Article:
When I say, “Make it a goal to max this vehicle out,” I mean you should try your hardest to put up to the maximum in it every 2 weeks. This means you should try to put about $200 and change in it every time you get paid. If you have to work up to it over time, do so.
That is my goal and why I use it as my primary investment vehicle. I do not use it for short-term savings, as was the first intention of those that created it. I use it for long-term savings strictly because of the Tax-Free status. Once you have the checking/savings accounts mastered, focus on this amazing investment account.
Registered Retirement Savings Plan (RRSP) or 401K (for my American brothers and sisters)
The next layer of savings is the strictly retirement-based investment vehicles. Our RRSP is like the TFSA but slightly different. You pay tax when you withdraw from it, which is why I recommend using the TFSA first. You also get a nice tax deduction by contributing to it, which can save you thousands of dollars annually. Both the RRSP and TFSA grow tax-free and both have maximum contribution amounts.
If you can successfully max out your TFSA, I recommend using this vehicle as your next form of savings. The only time I would ever suggest putting money in here before the TFSA, is if your company will match a certain amount of your contributions. In that case, deposit up to the company match, then fill the TFSA next.
4 Benefits of the RRSP
- Tax-Sheltered Growth
- Immediate Tax Savings
- Structured Retirement Savings
- Possible Company Matching
The TFSA and RRSP should be your go-to accounts when it comes to long-term savings goals.
You may be asking, “Why do you have insurance up here when you are talking about organizing your money?” The answer is quite simple: Protection.
You see, I built up the checking account to get no fee banking and for a bit of emergency savings. I also built up the savings account for emergency savings and slush fund needs.
I then build up the TFSA and RRSP for long-term savings as well as the benefits of the 2 accounts, ie: tax-breaks, sheltered growth, etc.
While I have savings in the savings account, I DO NOT want to use it if I get sick/hurt. It will not be enough to sustain me if I get seriously ill. While it does have one year’s expenses in it, I could be sick longer than that or hurt permanently. I do not want injury or illness to derail my future goals.
Emergency funds DO NOT replace income. Emergency Funds DO NOT replace ongoing mortgage payments. Emergency funds DO NOT cover you to the age of 65.
This is why adequate Life, Disability and Critical Illness Insurance is needed. Yes, it is an added monthly expense but to me, it is worth it. I do not want to ever draw from my accounts (checking/savings, TFSA, and RRSP) unless it is for their intended purposes. This is worth the added monthly expense.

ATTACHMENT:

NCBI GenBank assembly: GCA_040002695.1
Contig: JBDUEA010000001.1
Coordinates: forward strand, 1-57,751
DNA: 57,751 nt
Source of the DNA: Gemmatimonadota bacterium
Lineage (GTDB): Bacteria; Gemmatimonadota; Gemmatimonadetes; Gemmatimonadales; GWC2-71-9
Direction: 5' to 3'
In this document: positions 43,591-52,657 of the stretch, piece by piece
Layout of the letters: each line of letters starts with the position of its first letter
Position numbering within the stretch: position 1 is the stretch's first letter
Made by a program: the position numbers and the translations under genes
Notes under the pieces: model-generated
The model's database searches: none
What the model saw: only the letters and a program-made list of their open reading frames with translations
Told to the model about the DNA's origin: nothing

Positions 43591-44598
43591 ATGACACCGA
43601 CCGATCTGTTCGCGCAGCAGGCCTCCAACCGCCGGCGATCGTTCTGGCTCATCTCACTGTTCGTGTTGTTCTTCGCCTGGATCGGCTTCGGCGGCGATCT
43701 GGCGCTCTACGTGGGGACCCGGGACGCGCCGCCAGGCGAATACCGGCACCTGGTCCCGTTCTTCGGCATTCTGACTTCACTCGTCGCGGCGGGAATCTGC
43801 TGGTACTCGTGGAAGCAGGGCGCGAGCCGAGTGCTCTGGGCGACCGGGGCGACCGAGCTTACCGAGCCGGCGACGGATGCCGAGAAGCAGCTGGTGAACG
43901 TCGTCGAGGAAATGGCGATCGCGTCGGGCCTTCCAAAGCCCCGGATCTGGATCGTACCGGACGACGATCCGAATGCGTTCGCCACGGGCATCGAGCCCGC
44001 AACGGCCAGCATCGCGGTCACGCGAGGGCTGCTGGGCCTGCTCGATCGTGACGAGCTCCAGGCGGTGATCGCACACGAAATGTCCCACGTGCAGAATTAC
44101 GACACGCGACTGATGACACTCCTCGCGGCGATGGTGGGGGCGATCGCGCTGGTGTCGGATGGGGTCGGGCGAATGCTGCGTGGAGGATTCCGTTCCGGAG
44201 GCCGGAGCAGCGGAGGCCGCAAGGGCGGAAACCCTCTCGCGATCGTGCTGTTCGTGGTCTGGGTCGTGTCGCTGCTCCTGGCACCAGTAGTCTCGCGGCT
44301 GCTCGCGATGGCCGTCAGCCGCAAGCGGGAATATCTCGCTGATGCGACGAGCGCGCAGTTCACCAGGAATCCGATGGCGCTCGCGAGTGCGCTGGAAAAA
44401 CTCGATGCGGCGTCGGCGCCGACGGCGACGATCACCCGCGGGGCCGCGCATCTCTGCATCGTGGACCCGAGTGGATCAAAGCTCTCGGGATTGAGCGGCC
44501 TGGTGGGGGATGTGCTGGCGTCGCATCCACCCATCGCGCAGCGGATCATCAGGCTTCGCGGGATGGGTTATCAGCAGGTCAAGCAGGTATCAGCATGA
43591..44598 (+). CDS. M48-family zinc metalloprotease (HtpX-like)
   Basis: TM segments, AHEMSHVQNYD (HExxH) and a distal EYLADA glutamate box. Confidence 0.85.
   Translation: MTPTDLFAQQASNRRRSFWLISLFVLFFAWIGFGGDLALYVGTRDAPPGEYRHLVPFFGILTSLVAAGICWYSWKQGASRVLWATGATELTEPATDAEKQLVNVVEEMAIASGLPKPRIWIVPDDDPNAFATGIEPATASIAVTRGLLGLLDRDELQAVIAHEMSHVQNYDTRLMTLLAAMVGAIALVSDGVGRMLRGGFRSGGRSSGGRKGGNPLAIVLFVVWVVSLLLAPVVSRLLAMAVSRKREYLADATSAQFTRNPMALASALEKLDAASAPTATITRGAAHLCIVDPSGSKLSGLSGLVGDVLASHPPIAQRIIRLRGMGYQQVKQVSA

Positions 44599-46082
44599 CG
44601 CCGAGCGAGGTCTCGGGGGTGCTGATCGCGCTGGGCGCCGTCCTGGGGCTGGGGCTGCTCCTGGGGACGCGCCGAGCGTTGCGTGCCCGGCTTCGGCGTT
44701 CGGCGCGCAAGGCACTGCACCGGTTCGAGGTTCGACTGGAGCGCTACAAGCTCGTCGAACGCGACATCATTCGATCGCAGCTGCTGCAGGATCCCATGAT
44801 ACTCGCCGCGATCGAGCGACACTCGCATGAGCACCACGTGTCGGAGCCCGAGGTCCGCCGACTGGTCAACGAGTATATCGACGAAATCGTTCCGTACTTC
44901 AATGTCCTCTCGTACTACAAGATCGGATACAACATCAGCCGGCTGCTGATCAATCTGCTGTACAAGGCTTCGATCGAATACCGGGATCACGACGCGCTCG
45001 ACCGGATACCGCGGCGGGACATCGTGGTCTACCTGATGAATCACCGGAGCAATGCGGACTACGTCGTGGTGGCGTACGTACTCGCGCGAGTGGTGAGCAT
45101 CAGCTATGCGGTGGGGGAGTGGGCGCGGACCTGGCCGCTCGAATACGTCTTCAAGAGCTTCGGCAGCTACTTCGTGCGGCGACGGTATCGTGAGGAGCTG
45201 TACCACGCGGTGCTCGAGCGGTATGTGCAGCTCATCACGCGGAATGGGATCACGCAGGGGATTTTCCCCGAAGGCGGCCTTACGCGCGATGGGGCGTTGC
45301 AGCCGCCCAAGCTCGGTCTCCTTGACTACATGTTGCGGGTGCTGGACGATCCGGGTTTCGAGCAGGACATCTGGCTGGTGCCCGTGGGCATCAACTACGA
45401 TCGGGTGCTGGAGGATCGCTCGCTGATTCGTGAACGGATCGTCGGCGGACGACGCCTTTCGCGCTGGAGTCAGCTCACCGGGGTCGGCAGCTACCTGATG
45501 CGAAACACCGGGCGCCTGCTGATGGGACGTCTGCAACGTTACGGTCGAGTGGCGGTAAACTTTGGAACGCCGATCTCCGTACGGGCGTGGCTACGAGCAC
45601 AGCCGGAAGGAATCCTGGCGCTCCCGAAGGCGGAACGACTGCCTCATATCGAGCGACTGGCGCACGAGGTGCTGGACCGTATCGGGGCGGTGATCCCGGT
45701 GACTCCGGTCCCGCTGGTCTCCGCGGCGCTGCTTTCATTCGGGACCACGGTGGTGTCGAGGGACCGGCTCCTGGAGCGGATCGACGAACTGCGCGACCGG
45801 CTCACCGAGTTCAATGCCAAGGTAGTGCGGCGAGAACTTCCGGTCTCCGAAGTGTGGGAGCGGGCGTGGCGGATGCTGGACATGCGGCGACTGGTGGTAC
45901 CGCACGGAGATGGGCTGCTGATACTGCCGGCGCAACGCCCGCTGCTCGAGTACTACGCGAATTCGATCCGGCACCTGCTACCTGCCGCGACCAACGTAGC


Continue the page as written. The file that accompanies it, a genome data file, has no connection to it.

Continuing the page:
Problems with my system
1) Damn Joe, that’s a lot of money
Indeed, it is, or can be, but not if you examine it closely. All of these “Account Goals” can be accomplished over time. You build them is as you go. It demonstrates the need for a balanced monthly budget and why you need to be vigilant at ground zero, your checking account. Also, every situation is different. You may not want or need as much as I put into my accounts. You may have a greater company match than I do, so that will change your situation. The main point is this: Life costs money and it isn’t cheap. The same is true with financial freedom. I bet if I asked 100 people if they would rather have lattes for life or financial freedom, they would choose the latter. While it isn’t that simple, it kind of is.
2) Requires a lot of monitoring
To be honest, it really doesn’t. The only thing you must monitor closely is your spending. If you watch your spending closely, the rest falls into place. It is all automated. You save the right amounts, invest in the proper things, pay off bills, pay down debt including your mortgage, and bam, you’re a millionaire. It truly isn’t rocket science at all.
Positives of my system
1) There are added layers of protection
The savings account protects the day to day checking account. The TFSA protects the RRSP. Insurance protects everything including the family home and your employment. It is literally almost fool-proof. You will have created your own safety net on life, it’s beautiful.
2) You can invest for the long-term because of cash on hand
All that money sitting gaining almost no interest in your savings account also allows you to set your investment accounts to a longer-term outlook. You can a little riskier because you have that cash hedge. You can also take advantage of market downturns and buying opportunities. Cash is king and there is a reason for that, it allows you to buy things. The secret is to buy things that make your life better and make you wealthier.
3) Goal-Setting on overdrive
Build up the checking account to get no-fee banking. Build up the emergency/slush account. Contribute the max to the TFSA or RRSP. These are all goals and while you cannot accomplish them overnight, you can in time. Having this layered system gives you structure and allows you to expand on it. You then can set monthly/annual goals to hit those milestones. My goal for 2018 was to hit one year’s emergency savings in my business account. I hit it with one month to spare. Now onto 2019’s goals. You see how exciting this can be? Challenge yourself and you will be surprised what you accomplish.
That’s how I manage my money. What do you think? Do you think this layered approach is solid? I know it’s what’s best for me and can definitely help others.
“Money is not the only answer, but it makes a difference.” – Barack Obama